Humans, yep, us, like to measure things, everything, length, meters or kilometres, or miles. Capacity, pints, litres, areas, m2 or km2. It makes us feel good and that maybe we have some small amount of control over our lives.
However, we are not as good at doing it when we are destroying things. And in this case, I am talking about the habitats of the wild creatures that we share our world with, but we are destroying habitats and find all manner of excuses to justify it.
Fortunately, there is a growing body of people who are saying that this kind of behaviour must stop. And they are right, the examples are everywhere, if you have the privilege of age it’s easy to have an unqualified view. There are fewer sparrows around us, indeed many species are in decline. In the last few years there are visibly fewer butterflies and the decline in the number of bumble bees has been well researched and reported. The examples are numerous, any google search will give you an endless supply of specie declines that need to be stopped.
There are many large organisations that are doing all they can, the Wildlife Trusts and the Royal Society for the Protection of Birds (RSPB) are possibly the biggest and they have large reserves all over the country and visiting them can be a fantastic experience.
Ultimately though there’s only so much they can do even with the weight of membership they carry.
It is then up to us, the simple householder. Again, a quick google search suggests that there are about 25 million domestic homesteads in the UK if the average garden is 102. That means that there is approximately 250 million square km of the UK that is gardens. That is bigger than the actual size of the UK, but you get the picture, an awful lot of the UK is gardens.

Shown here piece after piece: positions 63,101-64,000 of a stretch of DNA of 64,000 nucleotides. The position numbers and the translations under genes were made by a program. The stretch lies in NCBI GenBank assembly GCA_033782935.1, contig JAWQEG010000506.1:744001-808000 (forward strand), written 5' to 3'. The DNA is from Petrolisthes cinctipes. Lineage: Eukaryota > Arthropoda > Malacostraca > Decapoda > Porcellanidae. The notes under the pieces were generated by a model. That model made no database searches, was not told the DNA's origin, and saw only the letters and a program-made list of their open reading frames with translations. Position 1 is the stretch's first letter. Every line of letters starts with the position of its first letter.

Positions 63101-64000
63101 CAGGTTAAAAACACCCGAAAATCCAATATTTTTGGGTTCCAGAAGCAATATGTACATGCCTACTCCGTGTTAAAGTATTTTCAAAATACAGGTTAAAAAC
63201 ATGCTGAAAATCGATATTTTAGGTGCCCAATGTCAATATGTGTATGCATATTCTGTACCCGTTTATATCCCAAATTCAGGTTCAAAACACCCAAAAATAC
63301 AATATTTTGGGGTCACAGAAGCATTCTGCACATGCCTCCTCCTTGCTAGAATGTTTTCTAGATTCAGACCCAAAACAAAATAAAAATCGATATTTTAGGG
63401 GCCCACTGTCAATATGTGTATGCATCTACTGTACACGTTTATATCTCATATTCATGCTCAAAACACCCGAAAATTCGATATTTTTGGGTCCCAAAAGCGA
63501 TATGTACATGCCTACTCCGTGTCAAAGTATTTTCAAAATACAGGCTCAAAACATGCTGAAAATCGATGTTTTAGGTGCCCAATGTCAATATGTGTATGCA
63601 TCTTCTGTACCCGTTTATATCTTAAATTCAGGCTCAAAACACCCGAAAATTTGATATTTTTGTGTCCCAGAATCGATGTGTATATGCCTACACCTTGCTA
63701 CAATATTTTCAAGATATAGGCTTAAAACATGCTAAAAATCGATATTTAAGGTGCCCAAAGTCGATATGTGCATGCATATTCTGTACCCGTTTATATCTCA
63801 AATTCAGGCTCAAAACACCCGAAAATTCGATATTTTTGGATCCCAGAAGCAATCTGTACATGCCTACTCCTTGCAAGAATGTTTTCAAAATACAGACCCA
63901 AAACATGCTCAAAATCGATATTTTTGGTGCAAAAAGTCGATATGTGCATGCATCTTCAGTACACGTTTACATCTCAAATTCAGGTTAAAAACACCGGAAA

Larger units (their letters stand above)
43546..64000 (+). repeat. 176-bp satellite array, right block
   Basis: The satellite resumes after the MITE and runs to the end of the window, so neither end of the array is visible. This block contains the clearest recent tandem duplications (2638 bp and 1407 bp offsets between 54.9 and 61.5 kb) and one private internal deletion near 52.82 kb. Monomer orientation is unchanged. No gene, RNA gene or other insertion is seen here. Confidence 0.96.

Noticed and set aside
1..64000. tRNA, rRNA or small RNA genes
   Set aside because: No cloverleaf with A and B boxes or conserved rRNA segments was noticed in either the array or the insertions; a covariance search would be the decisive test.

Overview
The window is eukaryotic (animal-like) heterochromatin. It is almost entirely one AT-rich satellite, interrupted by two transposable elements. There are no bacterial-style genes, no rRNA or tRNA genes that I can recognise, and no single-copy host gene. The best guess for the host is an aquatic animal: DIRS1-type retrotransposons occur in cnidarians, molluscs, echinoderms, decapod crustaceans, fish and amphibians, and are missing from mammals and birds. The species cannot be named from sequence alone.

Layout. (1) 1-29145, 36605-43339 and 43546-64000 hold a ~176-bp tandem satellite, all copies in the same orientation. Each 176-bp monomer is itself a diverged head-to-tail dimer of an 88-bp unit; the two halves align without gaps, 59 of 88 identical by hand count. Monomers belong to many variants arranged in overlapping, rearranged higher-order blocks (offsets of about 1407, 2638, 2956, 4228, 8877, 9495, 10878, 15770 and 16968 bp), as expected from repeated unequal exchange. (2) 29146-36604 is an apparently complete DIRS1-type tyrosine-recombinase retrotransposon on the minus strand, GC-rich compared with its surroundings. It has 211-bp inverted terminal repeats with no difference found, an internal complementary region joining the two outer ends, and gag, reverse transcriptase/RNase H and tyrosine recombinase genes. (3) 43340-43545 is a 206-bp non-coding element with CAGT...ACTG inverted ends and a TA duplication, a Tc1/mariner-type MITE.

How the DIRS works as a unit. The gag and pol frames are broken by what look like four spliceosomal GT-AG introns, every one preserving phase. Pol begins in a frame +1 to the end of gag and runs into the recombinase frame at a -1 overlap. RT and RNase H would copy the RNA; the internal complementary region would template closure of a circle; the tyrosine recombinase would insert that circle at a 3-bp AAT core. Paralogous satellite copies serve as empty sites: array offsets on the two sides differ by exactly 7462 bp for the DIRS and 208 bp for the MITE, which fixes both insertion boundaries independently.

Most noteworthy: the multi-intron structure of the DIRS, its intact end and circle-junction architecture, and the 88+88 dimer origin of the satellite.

And that means that as householders there is huge amount we can actually achieve if we group together. All we must do is put in nectar rich planting such as hebes and lavenders, as well as more typical types of food, especially for birds, such as seeds, nuts and our cut up left over fatty foods.
Watching birds is good for us, their behaviours around a feeder are especially entertaining and therapeutic. And so is saving the bees and thus the planet.
We can also help out the RSPB, they have the big garden bird watch coming up on 26 and 27th January. All you have to do is watch and count birds and put the data on the RSPB website. There’s a few do’s and don’ts but they are on the website too.
Of course, we could help you with the bird watch, we could also help you make some small or very large changes to your gardens to make them perfect for you, the birds and animals that will enhance and enrich your lives and ultimately help the RSPB with their numbers.
Incidentally, whilst the bird watch is not rigorous by scientific standards because it has been going for so many years it’s a pretty bloody good indicator of what’s going on with the birds in our gardens. And as I said earlier, we do like to measure, count and record things so it scratches that itch too!
There’s a fantastic world out there if we just choose to be a part of it rather than apart from it!